Was not expecting to enjoy The Call. Was not expecting to enjoy The Call at all. The trailer had that late 90’s early 2000’s thriller vibe, the kind of vehicles Ashley Judd’s career used to circle the drain in. A husky voiced serial killer, a plot with so many twists you could ring all the moisture from it and that post Scream slasher iconography that should have died with the original Ghostface. This is the kind of material that you say yes to when the good scripts dry up. For an actress like Halle Berry it’s a confession that you’ve been relegated into the rental bin rubbish, and the climb out of that hole is a long and hard one for any actor to make. So when I actually got round to seeing The Call (depressingly generic title, another bad sign), I was pleasantly surprized to find that it’s a really fun little thrill ride with a great attention to detail.
The Call centres around 911 operator Jordan Turner (Halle Berry). Turner’s attempts at giving a frightened teen advice on how to stay alive during a prowler break in go horribly wrong, so she takes a job teaching trainees, no longer having the confidence to take any calls herself. But her past comes back to haunt her when a call from a kidnap victim (a grown up Abigail Breslin) echoes too closely to the one that made her hang up her headset. No one else has the improvisational skills to sufficiently help the victim survive so she puts the headset back on and goes to work.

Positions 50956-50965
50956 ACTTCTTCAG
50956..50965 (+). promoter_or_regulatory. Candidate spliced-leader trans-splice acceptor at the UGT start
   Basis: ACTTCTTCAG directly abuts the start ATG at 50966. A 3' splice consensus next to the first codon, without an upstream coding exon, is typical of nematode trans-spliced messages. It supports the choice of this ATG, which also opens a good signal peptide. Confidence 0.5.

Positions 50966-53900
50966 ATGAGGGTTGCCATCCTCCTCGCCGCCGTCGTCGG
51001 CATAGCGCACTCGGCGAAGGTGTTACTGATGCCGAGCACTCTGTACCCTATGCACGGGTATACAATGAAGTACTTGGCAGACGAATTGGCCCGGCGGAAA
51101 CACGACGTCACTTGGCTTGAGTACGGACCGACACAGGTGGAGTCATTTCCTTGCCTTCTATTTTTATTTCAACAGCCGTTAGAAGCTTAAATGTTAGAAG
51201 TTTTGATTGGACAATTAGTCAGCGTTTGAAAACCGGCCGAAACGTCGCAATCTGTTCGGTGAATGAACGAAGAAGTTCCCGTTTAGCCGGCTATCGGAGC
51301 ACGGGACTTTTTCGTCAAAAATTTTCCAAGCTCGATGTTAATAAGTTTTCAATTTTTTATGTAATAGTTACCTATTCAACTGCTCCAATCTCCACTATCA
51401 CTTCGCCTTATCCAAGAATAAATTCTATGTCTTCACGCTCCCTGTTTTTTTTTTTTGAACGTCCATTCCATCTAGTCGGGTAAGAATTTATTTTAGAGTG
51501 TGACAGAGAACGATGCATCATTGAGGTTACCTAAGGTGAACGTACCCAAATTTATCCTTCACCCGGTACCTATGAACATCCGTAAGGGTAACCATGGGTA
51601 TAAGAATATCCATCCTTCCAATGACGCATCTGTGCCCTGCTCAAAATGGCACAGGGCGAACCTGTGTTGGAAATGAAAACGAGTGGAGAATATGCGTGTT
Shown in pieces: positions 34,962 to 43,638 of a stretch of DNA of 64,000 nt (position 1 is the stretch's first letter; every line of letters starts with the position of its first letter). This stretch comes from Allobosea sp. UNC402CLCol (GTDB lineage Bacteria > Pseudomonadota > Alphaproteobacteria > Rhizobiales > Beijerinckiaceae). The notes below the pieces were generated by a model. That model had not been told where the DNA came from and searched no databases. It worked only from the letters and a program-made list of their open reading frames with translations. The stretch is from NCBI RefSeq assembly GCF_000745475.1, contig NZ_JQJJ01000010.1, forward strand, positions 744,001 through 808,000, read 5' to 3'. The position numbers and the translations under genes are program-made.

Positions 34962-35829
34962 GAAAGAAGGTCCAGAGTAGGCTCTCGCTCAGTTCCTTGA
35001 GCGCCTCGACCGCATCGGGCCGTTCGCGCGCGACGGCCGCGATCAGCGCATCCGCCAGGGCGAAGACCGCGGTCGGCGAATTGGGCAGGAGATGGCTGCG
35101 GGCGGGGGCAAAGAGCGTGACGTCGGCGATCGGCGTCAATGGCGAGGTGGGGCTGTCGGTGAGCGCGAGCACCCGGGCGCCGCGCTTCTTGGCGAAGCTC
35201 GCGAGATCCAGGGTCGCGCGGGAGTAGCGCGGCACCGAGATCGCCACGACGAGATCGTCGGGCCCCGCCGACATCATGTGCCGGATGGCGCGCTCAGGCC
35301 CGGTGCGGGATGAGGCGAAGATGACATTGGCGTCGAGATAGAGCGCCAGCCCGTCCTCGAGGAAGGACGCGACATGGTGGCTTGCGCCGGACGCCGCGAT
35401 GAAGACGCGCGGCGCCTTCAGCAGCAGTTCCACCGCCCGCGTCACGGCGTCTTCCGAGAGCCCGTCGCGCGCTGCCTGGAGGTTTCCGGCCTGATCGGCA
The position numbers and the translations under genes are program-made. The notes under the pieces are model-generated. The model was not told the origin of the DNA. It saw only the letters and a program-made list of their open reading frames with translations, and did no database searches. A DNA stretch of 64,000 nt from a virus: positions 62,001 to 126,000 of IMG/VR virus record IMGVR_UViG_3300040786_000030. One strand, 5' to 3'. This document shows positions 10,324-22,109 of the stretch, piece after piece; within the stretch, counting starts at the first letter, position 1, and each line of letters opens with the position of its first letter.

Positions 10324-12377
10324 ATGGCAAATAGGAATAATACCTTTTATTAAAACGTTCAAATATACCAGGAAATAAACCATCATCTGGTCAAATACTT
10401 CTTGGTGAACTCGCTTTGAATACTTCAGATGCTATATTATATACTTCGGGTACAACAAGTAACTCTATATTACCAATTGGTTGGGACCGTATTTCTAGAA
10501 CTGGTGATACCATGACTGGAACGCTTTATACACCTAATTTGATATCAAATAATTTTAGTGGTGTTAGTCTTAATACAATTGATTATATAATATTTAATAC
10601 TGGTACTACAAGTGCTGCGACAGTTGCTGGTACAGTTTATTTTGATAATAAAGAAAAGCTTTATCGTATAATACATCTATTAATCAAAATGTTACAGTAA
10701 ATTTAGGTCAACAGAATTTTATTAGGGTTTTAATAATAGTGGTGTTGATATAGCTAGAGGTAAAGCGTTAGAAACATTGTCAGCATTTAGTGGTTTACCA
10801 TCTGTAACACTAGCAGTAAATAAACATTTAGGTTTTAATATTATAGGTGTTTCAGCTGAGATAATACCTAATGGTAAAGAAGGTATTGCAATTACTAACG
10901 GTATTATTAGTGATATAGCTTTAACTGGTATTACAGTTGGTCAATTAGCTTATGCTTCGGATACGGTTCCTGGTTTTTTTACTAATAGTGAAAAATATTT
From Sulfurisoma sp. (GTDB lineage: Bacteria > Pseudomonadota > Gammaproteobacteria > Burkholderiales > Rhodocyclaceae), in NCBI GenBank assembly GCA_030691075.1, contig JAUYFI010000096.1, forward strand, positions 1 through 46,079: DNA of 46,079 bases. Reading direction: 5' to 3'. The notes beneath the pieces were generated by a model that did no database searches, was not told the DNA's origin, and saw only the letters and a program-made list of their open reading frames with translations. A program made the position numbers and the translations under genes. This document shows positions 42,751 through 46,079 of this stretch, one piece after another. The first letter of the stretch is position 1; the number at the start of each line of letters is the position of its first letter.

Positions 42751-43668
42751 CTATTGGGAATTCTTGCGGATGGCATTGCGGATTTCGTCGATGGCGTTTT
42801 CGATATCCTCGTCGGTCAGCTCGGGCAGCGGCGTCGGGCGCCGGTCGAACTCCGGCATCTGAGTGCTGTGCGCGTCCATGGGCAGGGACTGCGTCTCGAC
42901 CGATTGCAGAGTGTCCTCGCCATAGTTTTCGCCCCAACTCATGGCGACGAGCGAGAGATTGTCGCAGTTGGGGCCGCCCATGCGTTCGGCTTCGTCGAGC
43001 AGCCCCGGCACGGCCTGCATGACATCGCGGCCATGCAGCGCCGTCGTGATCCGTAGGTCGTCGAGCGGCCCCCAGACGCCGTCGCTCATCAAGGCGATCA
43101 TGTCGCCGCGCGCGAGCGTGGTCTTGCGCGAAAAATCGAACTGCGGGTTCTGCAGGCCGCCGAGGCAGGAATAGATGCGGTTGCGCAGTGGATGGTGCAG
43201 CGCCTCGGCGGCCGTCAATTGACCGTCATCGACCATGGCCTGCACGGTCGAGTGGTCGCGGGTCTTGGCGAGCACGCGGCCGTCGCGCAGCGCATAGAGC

You find yourself routing for Jordan’s attempts to get the kidnapped girl found. This is because the film makes a genuine attempt to portray her as a realistic and sympathetic human being. Jordan is a quick thinking and composed professional who is excellent at her job and goes above and beyond for the callers in her charge. She is also empathetic, down to earth and fallible. She makes some quite obvious mistakes (one is what gets her first caller in major trouble) but we forgive her for them because they are totally understandable. The way she makes them on pure instinct makes you think that in her situation, despite all the training in the world, you would do the exact same thing. We don’t think less of her for this, we get closer to her because her imperfections make her more human and relatable.